- WOWCHER TEFL COURSES
To become an ESL teacher, you will need to complete at a minimum a 120-hour TEFL/TESOL qualification. Some people choose to take courses in a different country with actual hands-on personable experience, but it costs a lot more. So, if you are strapped for cash like I was, have a look on Wowcher for online TEFL/TESOL courses that you can complete at home. I have linked below the course I bought 4 years ago. I did the 150-hour course because at the time it was cheaper at just £10. I was also a bit hesitant buying a course online in case it wasn’t legit, so that’s why I have linked this course by Global Language Training as I know it’s real and is all you need to become an English teacher abroad (plus a university degree in most cases).
2. SEARCHING FOR SCHOOLS
Be very careful when searching for ESL jobs online, especially ones in China, they can be a complete scam. To find jobs you can search on Facebook groups in the country you want to travel to, or as I did, I just used teachaway.com to find a job.
Here are some tips for checking the school is NOT legit:
- They ask for payments (this can be for courses such as TEFL, which you should already have)
- You can’t find much about them online.
- Does it seem too good to be true? Then it probably is! Are they offering you double or triple the salary of other schools, and it’s your first teaching job, then it’s simply not real.
- Is there an agent involved? Or a middleman? This may not be a scam, but it will certainly cripple you financially. Agents, so often found in China take a large percentage of your monthly salary!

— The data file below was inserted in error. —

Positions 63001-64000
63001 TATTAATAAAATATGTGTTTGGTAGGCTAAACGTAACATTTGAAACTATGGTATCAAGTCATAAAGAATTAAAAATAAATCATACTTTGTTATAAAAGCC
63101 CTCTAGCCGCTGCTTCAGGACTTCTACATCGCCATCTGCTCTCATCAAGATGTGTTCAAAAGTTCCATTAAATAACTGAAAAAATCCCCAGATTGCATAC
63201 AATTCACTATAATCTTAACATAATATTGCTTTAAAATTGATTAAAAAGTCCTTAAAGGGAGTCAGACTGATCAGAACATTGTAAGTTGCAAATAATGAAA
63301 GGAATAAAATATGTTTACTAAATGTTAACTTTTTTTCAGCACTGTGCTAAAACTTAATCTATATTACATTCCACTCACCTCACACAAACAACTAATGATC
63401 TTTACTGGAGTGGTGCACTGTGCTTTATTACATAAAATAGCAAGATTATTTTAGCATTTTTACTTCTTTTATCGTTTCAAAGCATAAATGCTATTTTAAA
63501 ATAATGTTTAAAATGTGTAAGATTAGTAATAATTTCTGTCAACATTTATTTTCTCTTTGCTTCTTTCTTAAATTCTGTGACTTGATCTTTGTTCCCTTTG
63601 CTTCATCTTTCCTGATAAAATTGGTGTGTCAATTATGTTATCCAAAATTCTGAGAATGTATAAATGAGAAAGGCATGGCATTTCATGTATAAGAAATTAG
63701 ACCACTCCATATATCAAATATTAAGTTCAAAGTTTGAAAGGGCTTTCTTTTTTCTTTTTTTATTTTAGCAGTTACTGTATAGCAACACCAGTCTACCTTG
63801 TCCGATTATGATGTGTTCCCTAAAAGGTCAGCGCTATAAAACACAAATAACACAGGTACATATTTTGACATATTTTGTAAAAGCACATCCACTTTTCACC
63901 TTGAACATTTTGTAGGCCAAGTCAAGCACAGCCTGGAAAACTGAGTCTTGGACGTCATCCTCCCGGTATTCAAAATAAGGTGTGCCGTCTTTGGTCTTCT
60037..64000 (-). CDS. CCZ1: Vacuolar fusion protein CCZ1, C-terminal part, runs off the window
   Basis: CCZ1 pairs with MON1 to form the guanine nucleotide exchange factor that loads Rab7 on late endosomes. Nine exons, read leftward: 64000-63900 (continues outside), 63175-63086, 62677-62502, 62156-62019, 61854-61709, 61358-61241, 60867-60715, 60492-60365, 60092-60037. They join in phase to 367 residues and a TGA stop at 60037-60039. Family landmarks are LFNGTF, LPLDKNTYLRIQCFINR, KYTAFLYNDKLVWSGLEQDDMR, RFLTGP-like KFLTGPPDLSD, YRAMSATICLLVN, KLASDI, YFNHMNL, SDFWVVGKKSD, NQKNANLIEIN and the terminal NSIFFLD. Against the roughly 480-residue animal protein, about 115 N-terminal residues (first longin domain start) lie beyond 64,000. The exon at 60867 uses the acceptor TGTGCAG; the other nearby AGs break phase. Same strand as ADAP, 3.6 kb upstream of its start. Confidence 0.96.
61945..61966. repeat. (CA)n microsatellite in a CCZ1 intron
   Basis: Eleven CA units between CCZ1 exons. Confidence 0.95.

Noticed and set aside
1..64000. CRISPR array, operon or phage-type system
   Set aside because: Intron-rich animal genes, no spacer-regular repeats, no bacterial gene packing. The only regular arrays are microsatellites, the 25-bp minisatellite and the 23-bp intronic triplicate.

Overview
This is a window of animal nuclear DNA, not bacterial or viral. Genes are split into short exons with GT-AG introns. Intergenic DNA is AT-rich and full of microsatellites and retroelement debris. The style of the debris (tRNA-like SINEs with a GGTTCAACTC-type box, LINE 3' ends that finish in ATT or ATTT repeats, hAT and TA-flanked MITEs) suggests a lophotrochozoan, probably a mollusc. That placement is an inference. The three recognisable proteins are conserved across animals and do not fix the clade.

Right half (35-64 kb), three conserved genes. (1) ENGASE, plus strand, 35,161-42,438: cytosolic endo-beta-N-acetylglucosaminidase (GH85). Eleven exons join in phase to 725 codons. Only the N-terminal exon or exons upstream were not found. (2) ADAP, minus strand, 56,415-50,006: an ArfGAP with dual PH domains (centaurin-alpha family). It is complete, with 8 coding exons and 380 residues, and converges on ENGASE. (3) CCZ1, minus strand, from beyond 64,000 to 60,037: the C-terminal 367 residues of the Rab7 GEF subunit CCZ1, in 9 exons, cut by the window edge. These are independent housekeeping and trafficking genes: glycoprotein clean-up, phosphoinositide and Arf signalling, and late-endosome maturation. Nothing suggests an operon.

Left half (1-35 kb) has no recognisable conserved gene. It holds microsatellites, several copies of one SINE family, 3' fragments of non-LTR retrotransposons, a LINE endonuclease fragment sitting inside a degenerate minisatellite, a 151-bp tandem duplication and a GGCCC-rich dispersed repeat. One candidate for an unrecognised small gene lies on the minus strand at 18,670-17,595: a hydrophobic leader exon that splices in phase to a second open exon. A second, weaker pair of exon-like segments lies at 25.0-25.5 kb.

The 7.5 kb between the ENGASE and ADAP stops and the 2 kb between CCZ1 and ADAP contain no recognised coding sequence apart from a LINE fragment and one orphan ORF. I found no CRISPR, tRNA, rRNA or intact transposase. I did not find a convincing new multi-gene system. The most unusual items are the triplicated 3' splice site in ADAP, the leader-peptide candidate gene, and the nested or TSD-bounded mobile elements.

I have worked in Vietnam and China. And although at the time of writing both borders are closed due to coronavirus here are the schools I worked at with their logos. I am not specifically recommending these schools now, but maybe I will write another blog post on my experience with 3 different schools.
Victoria Education & Training JSC
A franchise across China, they have schools in a lot of cities.
i2 International Institute of Education
The biggest English school in China, with schools across most cities.
3. VISAS ARE DONE
Make sure before you go you have the correct visa and that it is already prepared and issued before you land. ⚠️ THIS IS PARTICULARLY A WARNING IF YOUR GOING TO CHINA ⚠️ A private school in China cannot issue a visa to a foreigner if the school has been open for less than 2 years. So try and do a bit of digging to see when the school opened. Employees will often say they can finish the visa in China, but then have been known to keep pushing it back, meaning you will be teaching/working on a tourist visa or a business visa, whichever you used to enter the country. This is illegal and if you are caught you will be deported! On the face of it other countries such as Vietnam seem less strict about these matters, but technically they are not. Vietnam requires a business visa and a work permit, which your school should assist you with. It is my belief that after this COVID debacle countries such as China will become stricter on who they allow in the country. And there are constant rumours in China about the elimination of “unnecessary” foreigners in the country.
4. ARE YOU A NATIVE ENGLISH SPEAKER ?
If you are applying for a job in China and you are not from one of the following countries, you WILL NOT be issued a legal work visa: USA, UK, Ireland, Canada, Australia, New Zealand and South Africa. Although I have known many non-natives to teach in China, they did not have work visas and were only there on business, fake student visas or tourist visas.